For many freelancers, a portfolio career spanning a range of different sectors and roles is both financially and creatively enriching.
In the creative industries, there’s enormous potential to build a career by applying your skills to a different sector or genre – a film and TV hair and makeup artist takes up a role in theatre; an actor brings in extra money through working in motion-capture; a writer uses skills honed in screenwriting to provide services in unscripted TV and advertising.
Having the flexibility to move between roles, genres and sectors is actively encouraged within the creative industries because it benefits the industries themselves, as well as the freelancers concerned. See Portfolio careers in the creative industries.
So, if you’re a freelancer who wants to break into other creative sectors, how do you go about it?
Motivations for developing a portfolio career
It’s worth starting by reflecting on your motivation for taking the step into a new role, sector or genre. There are a number of reasons why you might want to diversify. Think about what’s driving you and take inspiration from those who are similarly motivated.
- Storytelling. Leon Oldstrong, a director who works in scripted, documentary and 360, is driven to move between genres through a desire to reach the right audience for the story and tell it in the best possible way. Watch Leon’s story.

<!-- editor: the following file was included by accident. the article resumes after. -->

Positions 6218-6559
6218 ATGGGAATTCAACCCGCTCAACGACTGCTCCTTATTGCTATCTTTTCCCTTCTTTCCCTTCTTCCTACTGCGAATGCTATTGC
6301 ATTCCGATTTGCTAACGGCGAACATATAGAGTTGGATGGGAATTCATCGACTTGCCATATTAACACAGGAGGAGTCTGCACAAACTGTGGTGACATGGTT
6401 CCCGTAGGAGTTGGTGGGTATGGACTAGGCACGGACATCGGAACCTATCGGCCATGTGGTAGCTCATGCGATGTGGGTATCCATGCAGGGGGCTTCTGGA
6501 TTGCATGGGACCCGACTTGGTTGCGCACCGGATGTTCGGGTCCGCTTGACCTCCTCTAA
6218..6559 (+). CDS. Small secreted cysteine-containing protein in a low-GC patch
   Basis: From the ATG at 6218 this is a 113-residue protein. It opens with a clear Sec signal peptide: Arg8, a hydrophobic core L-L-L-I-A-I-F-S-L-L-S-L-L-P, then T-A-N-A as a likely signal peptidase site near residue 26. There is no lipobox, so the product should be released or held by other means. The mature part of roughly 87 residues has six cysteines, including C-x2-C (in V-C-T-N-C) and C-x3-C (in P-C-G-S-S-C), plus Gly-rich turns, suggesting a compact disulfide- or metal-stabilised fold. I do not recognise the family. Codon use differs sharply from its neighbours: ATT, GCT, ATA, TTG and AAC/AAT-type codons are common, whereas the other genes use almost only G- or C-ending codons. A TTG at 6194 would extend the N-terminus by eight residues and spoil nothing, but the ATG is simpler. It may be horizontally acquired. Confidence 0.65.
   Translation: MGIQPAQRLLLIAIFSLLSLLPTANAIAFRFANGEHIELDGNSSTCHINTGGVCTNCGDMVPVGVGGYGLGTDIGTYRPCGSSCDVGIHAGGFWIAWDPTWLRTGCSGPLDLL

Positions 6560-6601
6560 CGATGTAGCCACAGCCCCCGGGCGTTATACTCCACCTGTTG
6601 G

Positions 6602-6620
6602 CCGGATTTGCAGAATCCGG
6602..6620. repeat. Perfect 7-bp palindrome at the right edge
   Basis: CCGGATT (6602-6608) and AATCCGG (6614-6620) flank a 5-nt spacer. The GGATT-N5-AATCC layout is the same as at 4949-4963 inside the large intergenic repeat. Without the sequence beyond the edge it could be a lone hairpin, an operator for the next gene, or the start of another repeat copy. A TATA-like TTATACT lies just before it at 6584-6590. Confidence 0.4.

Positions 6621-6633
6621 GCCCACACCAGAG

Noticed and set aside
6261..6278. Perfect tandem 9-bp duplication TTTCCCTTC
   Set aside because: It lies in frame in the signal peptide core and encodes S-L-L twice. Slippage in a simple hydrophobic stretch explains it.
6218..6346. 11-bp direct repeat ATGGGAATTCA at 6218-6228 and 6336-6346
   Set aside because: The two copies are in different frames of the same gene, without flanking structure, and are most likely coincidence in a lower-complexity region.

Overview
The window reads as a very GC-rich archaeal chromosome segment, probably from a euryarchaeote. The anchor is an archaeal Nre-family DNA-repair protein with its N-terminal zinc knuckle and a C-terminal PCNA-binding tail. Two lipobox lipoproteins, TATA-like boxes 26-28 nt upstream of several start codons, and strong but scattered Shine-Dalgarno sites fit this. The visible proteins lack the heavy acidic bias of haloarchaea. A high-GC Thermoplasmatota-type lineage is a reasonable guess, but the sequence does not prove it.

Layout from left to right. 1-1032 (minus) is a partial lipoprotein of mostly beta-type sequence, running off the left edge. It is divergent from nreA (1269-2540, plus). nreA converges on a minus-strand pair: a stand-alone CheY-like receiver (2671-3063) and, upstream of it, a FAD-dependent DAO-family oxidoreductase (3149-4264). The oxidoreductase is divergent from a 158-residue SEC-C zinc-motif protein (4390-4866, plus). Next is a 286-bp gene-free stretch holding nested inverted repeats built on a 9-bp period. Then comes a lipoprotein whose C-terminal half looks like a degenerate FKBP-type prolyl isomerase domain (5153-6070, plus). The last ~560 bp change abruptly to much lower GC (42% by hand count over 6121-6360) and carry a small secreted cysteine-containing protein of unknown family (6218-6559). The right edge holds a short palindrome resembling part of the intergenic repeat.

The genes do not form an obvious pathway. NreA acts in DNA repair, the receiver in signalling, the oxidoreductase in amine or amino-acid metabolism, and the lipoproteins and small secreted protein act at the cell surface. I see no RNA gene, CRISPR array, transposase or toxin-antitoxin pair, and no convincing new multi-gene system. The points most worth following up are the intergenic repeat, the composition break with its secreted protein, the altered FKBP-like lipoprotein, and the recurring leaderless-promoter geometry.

- Cash flow. Theo Scott is an award-winning animation director. He needs to work in illustration and graphic design to keep a steady income while his animation films are in development. Watch Theo’s story.
- Variety. Emma Millions gets bored easily. She finds being able to move between being a screenwriter, development producer, tutor and copywriter for corporates and brands keeps her stimulated. Watch Emma’s story.
- Entrepreneurial spirit. Ace is an actor and a natural businessman. He likes thinking about how production processes can be improved and has spotted a gap in the market for character development of creatures and fantasy creatures. Watch Ace’s story.
- Making the world a better place. Adam is a location manager who has diversified into providing sustainable waste management and eco-clean services. His primary motivation is to help the film and TV industry become better at caring for the environment. Watch Adam’s story.
See all video case studies
Take confidence in your transferable skills
In every area of work, there are sector-specific skills and transferable ones.
Take design as an example. The processes, skills and education involved in industrial design – which is about physical prototyping and using materials – is distinct from the data handling and digital processes involved in website design. The ability to work with materials or data are, in this context, sector-specific skills.
“But the ability to be inquisitive, the ability to do user research, the creative mindset and the ability to sell yourself all overlap,” says Alexandra Deschamps-Sonsino, chief design officer at the Design Council. “These are transferable skills.”
The key to a portfolio career is being humble enough to learn sector-specific skills whilst having confidence in your transferable ones.
ScreenSkills has an e-learning course, Getting into the screen industries, which is designed for people not working in screen. It does, however, have a ten-minute module called How to identify the right role for you in the screen industries, which includes information on identifying your transferable skills.